Freshwater and Estuaries news

News and media releases related to our freshwater and estuaries work.

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NIWA researchers have spent part of the last month keeping a close eye on the bottom of Lake Tekapo to find out what it looks like and what is going on below the lake bed.
Scientists are taking some high-tech equipment to Fiordland next week to find out more about what happens when a river meets the ocean.
The increasing threat of marine pests to New Zealand’s biosecurity is the focus of a major new research project to be conducted by NIWA scientists.
NIWA scientists and Northland Regional Council staff are uncovering more of the mysteries of the North’s prized dune lakes using a canoe and some specialist hydro-acoustic surveying equipment.
Identifying creepy crawlies in your local stream just got a whole lot easier and faster, thanks to a new 3D identification system developed by a NIWA researcher.
NIWA researchers have produced a series of calendars to inform people when New Zealand's native freshwater and sport fish are migrating and spawning.
NIWA is asking Dunedin residents to send in photos of this week’s flooding in the city between noon Wednesday and noon Thursday.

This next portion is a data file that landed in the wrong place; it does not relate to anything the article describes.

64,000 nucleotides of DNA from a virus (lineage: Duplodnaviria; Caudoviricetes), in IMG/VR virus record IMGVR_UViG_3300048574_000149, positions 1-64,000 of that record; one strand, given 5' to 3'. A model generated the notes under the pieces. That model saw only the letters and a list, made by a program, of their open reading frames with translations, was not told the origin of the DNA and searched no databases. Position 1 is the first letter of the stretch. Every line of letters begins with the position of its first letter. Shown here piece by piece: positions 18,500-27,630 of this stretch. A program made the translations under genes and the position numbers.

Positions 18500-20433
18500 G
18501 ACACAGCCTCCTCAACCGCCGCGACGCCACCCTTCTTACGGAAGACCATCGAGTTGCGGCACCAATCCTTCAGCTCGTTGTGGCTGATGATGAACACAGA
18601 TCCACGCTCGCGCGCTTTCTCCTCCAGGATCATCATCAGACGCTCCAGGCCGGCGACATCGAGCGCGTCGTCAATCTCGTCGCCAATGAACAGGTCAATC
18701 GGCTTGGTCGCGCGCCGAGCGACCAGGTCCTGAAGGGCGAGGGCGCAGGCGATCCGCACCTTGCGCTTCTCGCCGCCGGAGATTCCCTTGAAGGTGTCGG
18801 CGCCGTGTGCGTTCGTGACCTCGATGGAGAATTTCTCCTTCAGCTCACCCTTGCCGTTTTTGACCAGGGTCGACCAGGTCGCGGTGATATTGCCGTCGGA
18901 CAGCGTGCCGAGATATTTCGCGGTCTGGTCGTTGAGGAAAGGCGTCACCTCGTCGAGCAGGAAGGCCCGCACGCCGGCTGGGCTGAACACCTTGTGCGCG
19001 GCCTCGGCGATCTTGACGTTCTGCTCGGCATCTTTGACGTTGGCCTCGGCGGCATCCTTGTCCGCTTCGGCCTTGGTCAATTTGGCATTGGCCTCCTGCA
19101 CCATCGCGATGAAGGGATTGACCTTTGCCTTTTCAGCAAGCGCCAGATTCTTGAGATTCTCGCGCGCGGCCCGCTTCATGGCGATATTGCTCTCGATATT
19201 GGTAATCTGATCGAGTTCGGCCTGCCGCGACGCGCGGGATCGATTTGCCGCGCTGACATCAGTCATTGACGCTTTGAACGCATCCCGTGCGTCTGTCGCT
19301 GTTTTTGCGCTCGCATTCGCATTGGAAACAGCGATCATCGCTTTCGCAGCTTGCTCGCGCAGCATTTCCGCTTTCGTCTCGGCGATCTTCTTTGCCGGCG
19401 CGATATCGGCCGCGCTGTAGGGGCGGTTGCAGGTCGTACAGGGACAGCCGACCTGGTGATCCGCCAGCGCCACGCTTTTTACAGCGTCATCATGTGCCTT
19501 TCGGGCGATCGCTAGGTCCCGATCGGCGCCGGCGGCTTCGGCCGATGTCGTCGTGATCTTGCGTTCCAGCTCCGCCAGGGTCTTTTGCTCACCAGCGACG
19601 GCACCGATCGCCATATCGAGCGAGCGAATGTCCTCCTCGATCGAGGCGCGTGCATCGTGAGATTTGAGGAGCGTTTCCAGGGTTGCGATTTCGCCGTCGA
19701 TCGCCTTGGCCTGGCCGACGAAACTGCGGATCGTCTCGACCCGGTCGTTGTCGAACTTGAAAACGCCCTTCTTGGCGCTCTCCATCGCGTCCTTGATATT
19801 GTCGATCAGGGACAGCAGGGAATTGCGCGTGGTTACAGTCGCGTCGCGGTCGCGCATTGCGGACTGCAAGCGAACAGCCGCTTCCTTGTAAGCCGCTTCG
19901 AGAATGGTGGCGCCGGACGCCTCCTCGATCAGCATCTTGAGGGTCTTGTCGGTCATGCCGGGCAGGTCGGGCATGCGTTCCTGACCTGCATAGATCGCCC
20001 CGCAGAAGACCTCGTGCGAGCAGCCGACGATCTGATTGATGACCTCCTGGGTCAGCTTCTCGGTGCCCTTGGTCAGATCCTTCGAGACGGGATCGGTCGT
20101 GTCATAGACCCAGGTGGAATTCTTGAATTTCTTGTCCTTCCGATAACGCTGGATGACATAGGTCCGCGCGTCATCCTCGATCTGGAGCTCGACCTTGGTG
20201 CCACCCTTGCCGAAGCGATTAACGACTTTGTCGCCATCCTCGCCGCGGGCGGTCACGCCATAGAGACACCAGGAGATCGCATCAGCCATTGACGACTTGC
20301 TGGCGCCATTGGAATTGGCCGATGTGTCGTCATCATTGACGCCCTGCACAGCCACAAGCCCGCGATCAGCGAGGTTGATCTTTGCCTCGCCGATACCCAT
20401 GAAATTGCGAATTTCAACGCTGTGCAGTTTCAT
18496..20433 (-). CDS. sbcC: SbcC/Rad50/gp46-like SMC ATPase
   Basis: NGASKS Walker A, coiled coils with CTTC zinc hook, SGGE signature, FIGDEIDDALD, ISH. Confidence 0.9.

Water in the Blue Lake is the clearest freshwater ever reported.
An international team of scientists has analysed 7000 years’ worth of lake-bottom mud from central Hawke’s Bay to work out how often the region might expect earthquakes.
Te Waihora is a special lake in need of some intensive care. Together, scientists, iwi, locals and environmentalists are pooling their knowledge and resources to make it better.
Kneeling in the mud under the cover of trees, covered in anoraks, sandflies and dedication, three scientists are looking out for the little guy.
NIWA’s involvement in the restoration of Te Waihora, New Zealand’s fifth largest lake, was recently featured on Māori Television’s new series, Project Whenua.
NIWA and Auckland Council freshwater scientists using fish pheromone samplers have made a rare discovery in two Auckland streams.
Freshwater issues are among the most important environmental issues facing New Zealanders and receive frequent news coverage.
A NIWA study has shown that environmental factors influence the level of mercury in fish and other organisms in lakes in New Zealand's North Island geothermal area

Article featured in nzfarmer.co.nz:

Nutrient run-off solutions found

If you're keen to join the growing citizen science movement and interested in your local waterways, come along to a free workshop in Christchurch at the weekend.
Your favourite lake may look picturesque, calm and inviting but beware what lurks beneath – aliens are on the attack.
After two years of groundwork, NIWA scientists have finally unlocked the mystery of the elusive lamprey breeding grounds.
NIWA scientists have secured funding for a project they hope will take them a step closer to discovering why the number of freshwater crayfish, or koura, in the Upper Waikato River has dramatically declined.

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